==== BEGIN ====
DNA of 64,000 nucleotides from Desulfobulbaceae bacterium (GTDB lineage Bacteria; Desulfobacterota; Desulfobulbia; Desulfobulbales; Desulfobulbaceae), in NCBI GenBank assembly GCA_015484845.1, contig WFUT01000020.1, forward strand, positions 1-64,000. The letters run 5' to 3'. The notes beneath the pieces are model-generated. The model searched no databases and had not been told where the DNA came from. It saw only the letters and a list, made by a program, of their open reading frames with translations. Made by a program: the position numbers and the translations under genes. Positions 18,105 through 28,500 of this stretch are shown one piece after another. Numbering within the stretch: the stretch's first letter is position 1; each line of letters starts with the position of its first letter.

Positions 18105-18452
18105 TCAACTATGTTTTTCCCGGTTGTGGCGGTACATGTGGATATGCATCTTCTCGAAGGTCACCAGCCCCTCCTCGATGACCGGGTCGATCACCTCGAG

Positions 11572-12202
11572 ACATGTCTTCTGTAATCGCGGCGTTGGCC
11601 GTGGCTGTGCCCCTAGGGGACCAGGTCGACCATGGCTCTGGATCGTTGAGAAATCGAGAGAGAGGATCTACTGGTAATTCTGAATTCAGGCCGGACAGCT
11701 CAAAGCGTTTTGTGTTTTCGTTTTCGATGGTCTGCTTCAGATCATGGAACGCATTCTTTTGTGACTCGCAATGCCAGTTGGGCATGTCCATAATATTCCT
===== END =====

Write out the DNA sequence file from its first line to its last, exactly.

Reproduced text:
DNA of 64,000 nucleotides from Desulfobulbaceae bacterium (GTDB lineage Bacteria; Desulfobacterota; Desulfobulbia; Desulfobulbales; Desulfobulbaceae), in NCBI GenBank assembly GCA_015484845.1, contig WFUT01000020.1, forward strand, positions 1-64,000. The letters run 5' to 3'. The notes beneath the pieces are model-generated. The model searched no databases and had not been told where the DNA came from. It saw only the letters and a list, made by a program, of their open reading frames with translations. Made by a program: the position numbers and the translations under genes. Positions 18,105 through 28,500 of this stretch are shown one piece after another. Numbering within the stretch: the stretch's first letter is position 1; each line of letters starts with the position of its first letter.

Positions 18105-18452
18105 TCAACTATGTTTTTCCCGGTTGTGGCGGTACATGTGGATATGCATCTTCTCGAAGGTCACCAGCCCCTCCTCGATGACCGGGTCGATCACCTCGAG

Positions 11572-12202
11572 ACATGTCTTCTGTAATCGCGGCGTTGGCC
11601 GTGGCTGTGCCCCTAGGGGACCAGGTCGACCATGGCTCTGGATCGTTGAGAAATCGAGAGAGAGGATCTACTGGTAATTCTGAATTCAGGCCGGACAGCT
11701 CAAAGCGTTTTGTGTTTTCGTTTTCGATGGTCTGCTTCAGATCATGGAACGCATTCTTTTGTGACTCGCAATGCCAGTTGGGCATGTCCATAATATTCCT